I’d be remiss if I didn’t point out that this series also contains a review of Stone Telling 7, an appreciation of Goblin Fruit, and excellent poems by Catherynne M. Valente, Jo Walton and Roz Kaveney. To, the Poetry Guy doffs his hat in gratitude.

I’d also be remiss in not pointing out that tomorrow is the final day of the Mythic Delirium 27 submission window.

New issue of Goblin Fruit featuring Mythic Delirium artist Paula Friedlander

/ April 24th, 2012 / No Comments »

A new issue of Goblin Fruit is always a reason to celebrate. And I’m delighted that this issue’s guest artist is none other than longtime Mythic Delirium contributor Paula Friedlander.

Goblin Fruit co-editor Amal El-Mohtar is also a contributor to the latest issue of Mythic Delirium, and received her copy in time to pose the two newborn issues together. Note that by coincidence (or is it?) they are color coordinated.

The ReaderCon cup (also black and red on white) is not insignificant: ReaderCon is where we’ve held joint readings of our two venues and hope to hold a celebration of mythic poetry this year. Well done, Miss Amal.

New short story “The Ivy-Smothered Palisade” appears at Beneath Ceaseless Skies

/ April 19th, 2012 / No Comments »

My dark fantasy short story “The Ivy-Smothered Palisade” just appeared in the newest issue of literary fantasy adventure zine Beneath Ceaseless Skies. It was inspired by a nightmare I had while attending the World Fantasy Convention in Columbus, OH in 2010 — though the scene that sparked the idea is not actually in the story. You’ll have to guess what it was.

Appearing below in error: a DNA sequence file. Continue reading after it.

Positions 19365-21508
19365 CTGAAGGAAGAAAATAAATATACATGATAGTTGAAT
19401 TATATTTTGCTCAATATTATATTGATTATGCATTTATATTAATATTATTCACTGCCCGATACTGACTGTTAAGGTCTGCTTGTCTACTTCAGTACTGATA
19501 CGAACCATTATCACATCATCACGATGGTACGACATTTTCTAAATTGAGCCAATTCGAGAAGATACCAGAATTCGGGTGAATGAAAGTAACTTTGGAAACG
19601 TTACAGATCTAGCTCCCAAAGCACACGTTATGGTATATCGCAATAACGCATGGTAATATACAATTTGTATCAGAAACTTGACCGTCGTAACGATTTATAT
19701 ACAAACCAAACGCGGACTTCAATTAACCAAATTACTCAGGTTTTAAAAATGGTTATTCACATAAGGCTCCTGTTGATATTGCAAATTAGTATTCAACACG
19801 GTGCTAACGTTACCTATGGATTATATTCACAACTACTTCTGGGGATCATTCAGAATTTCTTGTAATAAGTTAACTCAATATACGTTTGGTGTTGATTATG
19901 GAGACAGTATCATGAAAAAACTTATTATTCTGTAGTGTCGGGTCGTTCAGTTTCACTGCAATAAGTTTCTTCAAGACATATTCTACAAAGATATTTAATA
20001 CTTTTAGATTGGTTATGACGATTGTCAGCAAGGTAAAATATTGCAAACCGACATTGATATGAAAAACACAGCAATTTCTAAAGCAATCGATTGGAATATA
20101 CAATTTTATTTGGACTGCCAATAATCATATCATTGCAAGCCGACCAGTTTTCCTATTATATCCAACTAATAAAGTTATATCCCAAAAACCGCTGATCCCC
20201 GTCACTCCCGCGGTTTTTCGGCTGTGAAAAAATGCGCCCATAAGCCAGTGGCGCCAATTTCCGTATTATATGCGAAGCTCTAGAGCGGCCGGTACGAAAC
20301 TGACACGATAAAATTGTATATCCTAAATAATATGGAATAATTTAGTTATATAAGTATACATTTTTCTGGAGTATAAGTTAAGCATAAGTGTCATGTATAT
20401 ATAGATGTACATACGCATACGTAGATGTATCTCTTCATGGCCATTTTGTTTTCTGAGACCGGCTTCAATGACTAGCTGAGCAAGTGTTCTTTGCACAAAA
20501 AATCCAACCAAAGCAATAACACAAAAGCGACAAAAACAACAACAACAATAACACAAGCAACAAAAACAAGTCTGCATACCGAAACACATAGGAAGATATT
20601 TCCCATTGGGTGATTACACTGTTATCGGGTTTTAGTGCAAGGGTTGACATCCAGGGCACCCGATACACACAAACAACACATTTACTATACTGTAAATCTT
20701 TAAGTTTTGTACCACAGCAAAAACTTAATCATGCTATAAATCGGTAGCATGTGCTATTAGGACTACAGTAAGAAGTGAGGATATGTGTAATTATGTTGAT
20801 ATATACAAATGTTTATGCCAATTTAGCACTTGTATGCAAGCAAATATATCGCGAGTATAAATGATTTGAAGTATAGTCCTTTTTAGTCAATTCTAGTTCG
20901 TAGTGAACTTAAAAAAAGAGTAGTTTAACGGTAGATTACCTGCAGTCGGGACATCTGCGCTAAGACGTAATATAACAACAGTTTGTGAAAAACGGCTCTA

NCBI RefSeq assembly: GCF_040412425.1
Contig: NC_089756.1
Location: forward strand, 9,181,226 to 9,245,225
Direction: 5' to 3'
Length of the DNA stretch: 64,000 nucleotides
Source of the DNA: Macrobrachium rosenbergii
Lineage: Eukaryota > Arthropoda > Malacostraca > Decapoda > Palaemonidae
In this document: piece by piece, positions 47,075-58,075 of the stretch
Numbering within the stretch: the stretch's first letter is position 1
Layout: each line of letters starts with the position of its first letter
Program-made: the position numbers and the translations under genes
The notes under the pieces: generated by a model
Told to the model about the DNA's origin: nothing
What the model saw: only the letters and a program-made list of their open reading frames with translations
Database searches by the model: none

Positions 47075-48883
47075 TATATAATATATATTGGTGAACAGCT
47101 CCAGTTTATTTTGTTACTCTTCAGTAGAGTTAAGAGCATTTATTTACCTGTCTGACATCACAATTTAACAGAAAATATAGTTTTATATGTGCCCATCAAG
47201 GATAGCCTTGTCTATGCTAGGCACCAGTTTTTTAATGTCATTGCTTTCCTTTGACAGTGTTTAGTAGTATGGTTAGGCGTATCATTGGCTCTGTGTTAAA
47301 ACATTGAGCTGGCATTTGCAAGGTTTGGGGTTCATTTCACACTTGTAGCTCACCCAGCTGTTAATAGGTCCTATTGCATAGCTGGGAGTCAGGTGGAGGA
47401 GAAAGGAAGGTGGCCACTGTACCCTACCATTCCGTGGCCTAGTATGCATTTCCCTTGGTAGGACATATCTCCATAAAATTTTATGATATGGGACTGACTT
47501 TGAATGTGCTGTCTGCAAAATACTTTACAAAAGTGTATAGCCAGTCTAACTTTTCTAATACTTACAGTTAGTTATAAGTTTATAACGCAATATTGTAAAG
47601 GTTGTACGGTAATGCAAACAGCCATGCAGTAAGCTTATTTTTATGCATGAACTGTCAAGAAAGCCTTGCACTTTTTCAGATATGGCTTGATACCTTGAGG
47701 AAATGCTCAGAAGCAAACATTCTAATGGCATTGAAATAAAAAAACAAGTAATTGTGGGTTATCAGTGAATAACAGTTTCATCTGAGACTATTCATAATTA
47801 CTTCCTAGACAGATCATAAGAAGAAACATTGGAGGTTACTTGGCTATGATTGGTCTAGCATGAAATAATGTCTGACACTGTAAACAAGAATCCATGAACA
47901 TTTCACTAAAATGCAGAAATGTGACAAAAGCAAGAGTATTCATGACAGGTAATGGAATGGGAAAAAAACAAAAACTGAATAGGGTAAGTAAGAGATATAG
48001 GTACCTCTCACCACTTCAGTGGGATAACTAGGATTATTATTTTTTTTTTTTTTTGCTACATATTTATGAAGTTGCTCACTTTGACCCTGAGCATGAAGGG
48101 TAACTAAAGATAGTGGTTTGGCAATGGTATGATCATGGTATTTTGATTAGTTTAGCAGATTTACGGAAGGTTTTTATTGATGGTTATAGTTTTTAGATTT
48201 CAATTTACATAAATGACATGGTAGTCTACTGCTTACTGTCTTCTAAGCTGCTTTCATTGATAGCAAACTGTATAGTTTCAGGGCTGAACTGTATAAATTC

I’m grateful to Scott Andrews for giving this piece such a prestigious home. The cover art by Zsofia Tuska, while not commissioned to illustrate my story, still matches it to eerie perfection, heh.

I hope to revisit this world in the not-too-distant future. returns? Stay away. (With illustration.)

/ April 11th, 2012 / 4 Comments »

I have been through many a cringe-inducing conversation in my life wherein someone identifies themselves to me as a fellow published poet, and then reveals that they were published by the National Library of Poetry, one of the most infamous scams in recent publishing history. It appears a company is using the old NLoP website,, to attempt to stage a comeback. Writer Beware has more details.

I feel the need to once again exhibit one of my prize possessions. I once sent in an obvious joke poem to this company just to prove that everyone became a “semi-finalist,” regardless of what they submitted, and were then asked to pay a steep price for the privilege of seeing their work in print. Here, once again, is the scan of the envelope I received after I submitted, with the poem all prettily typeset in the display window:


At one time, this poem was actually available on (even though I never responded to their offer) before someone apparently noticed my postings about it and removed it.

“Twa Sisters” (new short story) appears in Not One of Us

/ April 9th, 2012 / 5 Comments »

A sample from Alessandro Bavari 's "Sodom and Gomorrah"I’m very pleased to be able to announce the publication of my new short story “Twa Sisters.” It’s a highly experimental science fictional lark that came together from several different point of origin.